Monthly Archives: December 2015

2015 OPRA Case Law Review

2015 saw a number of noteworthy developments in OPRA case law. The courts and the GRC issued a few hundred OPRA opinions, on a wide range of issues. The following are the most significant opinions that came out in the past year.

The Appellate Division issued two major precedential opinions, Gilleran and Lyndhurst, dealing with OPRA’s law enforcement and security exemptions. Although the Supreme Court is reviewing both of these cases, it’s unlikely the Court will issue its opinions before 2017, making the Appellate Division opinions binding law for at least the next year.

Gilleran v. Bloomfield Tp.: The Appellate Division held that the Township should not have denied a request for recordings from a building surveillance video camera. But the real importance of this opinion is that the court recognized that law enforcement interests typically support the confidentiality of such recordings. Also, as explained here, the court said that requests for these videos may be invalid under OPRA’s “substantially disrupt[ive]” provision.

North Jersey Media v. Lyndhurst: The Appellate Division held that virtually every record connected with a criminal investigation is confidential under OPRA, including police motor vehicle recordings.

Other published appellate opinions:

A.A. v. Gramiccioni: The Appellate Division held, for the first time, that neither OPRA nor any other law authorizes an OPRA requestor to file an anonymous court complaint. The opinion also contains an analysis of the requirement that OPRA complaints must be verified in accordance with court rules.

Lagerkvist v. Office of the Governor: This is the Appellate Division’s most recent explanation of what constitutes an invalid research request. In addition, for the first time, the court expressly held that OPRA does not require a records custodian to work with the requestor to turn an invalid request into a proper request that will result in providing the information sought by the requestor.

Matter of the NJ Firemen’s Ass’n Obligation to Provide Relief Applications: In another case of first impression in New Jersey, the Appellate Division held that a custodian may not file a declaratory judgment action against a requestor concerning whether records may be withheld.

In addition to the above published opinions, the Appellate Division issued several unpublished OPRA opinions that are useful and important, even though they are not considered precedential.

-In NJ 2d Amendment Soc. v. State Police, the Appellate Division upheld the validity of a regulation adopted by the Department of Law and Public Safety which exempts from disclosure under OPRA any information that may reveal the duty assignment of a law enforcement officer.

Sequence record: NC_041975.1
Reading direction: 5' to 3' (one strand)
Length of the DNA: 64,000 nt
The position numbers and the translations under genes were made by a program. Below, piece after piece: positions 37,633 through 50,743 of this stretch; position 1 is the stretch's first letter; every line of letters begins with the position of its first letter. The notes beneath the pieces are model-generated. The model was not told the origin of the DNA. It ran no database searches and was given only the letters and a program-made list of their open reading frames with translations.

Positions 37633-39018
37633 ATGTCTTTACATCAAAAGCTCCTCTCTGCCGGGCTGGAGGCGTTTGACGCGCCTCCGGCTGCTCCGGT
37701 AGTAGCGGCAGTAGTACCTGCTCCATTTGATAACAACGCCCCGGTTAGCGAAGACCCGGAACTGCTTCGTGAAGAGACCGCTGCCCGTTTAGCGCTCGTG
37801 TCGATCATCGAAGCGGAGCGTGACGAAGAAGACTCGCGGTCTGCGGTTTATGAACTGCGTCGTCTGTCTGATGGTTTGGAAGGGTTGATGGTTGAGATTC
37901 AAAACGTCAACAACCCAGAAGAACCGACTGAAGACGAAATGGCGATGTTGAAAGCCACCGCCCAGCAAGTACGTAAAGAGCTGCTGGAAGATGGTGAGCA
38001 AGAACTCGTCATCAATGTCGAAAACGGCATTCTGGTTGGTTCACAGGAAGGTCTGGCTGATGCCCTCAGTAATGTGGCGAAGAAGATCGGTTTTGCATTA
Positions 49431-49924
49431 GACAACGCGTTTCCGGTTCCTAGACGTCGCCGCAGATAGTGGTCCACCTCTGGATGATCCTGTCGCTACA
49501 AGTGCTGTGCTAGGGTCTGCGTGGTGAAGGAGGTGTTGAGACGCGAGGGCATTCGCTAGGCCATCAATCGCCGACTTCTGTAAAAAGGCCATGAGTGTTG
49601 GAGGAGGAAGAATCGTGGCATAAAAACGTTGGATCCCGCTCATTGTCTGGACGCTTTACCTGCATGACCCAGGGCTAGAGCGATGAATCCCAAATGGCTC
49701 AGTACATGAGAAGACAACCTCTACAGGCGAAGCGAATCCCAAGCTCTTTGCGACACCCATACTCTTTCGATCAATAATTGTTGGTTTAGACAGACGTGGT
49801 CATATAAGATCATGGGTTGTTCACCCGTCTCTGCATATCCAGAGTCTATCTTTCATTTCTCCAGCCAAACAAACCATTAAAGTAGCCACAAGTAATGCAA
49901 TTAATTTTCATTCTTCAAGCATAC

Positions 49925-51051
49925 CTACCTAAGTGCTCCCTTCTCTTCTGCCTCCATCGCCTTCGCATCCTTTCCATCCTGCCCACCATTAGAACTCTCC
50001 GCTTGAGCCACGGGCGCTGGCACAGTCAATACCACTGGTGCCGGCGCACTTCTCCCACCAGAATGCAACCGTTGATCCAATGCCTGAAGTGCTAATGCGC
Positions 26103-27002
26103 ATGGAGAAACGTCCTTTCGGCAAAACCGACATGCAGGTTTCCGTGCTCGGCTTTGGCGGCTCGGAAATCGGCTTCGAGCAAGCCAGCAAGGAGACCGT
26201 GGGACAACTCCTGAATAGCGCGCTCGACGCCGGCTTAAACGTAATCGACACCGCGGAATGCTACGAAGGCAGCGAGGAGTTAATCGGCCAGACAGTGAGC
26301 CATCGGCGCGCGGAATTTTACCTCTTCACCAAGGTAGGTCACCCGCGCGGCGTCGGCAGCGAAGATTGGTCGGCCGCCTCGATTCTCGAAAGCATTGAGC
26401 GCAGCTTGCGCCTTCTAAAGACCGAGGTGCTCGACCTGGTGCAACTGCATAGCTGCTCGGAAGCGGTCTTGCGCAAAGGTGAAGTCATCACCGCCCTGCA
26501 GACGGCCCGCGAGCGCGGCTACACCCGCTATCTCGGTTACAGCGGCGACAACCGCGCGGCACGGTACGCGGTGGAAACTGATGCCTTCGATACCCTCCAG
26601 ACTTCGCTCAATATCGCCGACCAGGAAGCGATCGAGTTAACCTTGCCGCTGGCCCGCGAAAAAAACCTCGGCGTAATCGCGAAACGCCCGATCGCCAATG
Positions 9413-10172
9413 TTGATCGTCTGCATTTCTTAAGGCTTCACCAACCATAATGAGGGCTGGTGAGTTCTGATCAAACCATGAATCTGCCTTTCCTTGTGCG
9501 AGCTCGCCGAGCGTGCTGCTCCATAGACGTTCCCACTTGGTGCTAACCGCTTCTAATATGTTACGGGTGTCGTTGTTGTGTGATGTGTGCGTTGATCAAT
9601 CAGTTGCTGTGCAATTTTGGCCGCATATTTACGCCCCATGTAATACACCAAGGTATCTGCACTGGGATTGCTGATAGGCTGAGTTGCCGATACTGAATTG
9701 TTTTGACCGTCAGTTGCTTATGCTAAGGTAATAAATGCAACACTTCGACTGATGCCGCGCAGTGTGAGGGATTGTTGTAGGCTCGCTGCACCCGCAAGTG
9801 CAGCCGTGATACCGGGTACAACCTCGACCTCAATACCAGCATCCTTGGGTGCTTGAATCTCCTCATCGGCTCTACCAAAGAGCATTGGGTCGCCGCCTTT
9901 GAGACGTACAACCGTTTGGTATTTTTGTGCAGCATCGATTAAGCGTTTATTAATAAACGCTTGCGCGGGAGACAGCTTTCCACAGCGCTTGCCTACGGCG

Academy Express v. Rutgers: The appellate court rejected an argument often raised by requestors and ruled that a custodian is not obligated to give a detailed description of the records that are withheld in the response to the OPRA request. In addition, the court stated that an OPRA complaint cannot be brought as part of a complaint asserting non-OPRA claims. It also reaffirmed the rule that a request for all correspondence concerning a topic is invalid.

Shipyard Associates v. Hoboken contains a cogent description of the law governing what constitutes an invalid OPRA request.

The GRC issued two particularly significant decisions.

-In Schultz v. State Police, the GRC determined that autopsy reports are not covered by OPRA’s exemption for criminal investigatory records. This question has never been addressed by the New Jersey courts.

-The GRC also decided another issue yet to be addressed by the courts–whether OPRA covers text messages. As discussed here, it determined that texts fall under the statute’s definition of a “government record,” as information that is stored or maintained electronically. The GRC said that texts are “fundamentally similar” to emails, because they are electronic communications.

Summaries of GRC Decisions, December 2015 Meeting

This blog regularly summarizes the final decisions issued by the GRC at its meetings. The following are the final decisions issued at the GRC’s most recent meeting. For summaries of decisions from prior meetings, see here.

-Walker v. City of Newark–there was no denial of access because the requested record did not exist.

-Caldwell v. East Brunswick–the complaint was dismissed because the complainant was neither the requestor nor the representative of the requestor.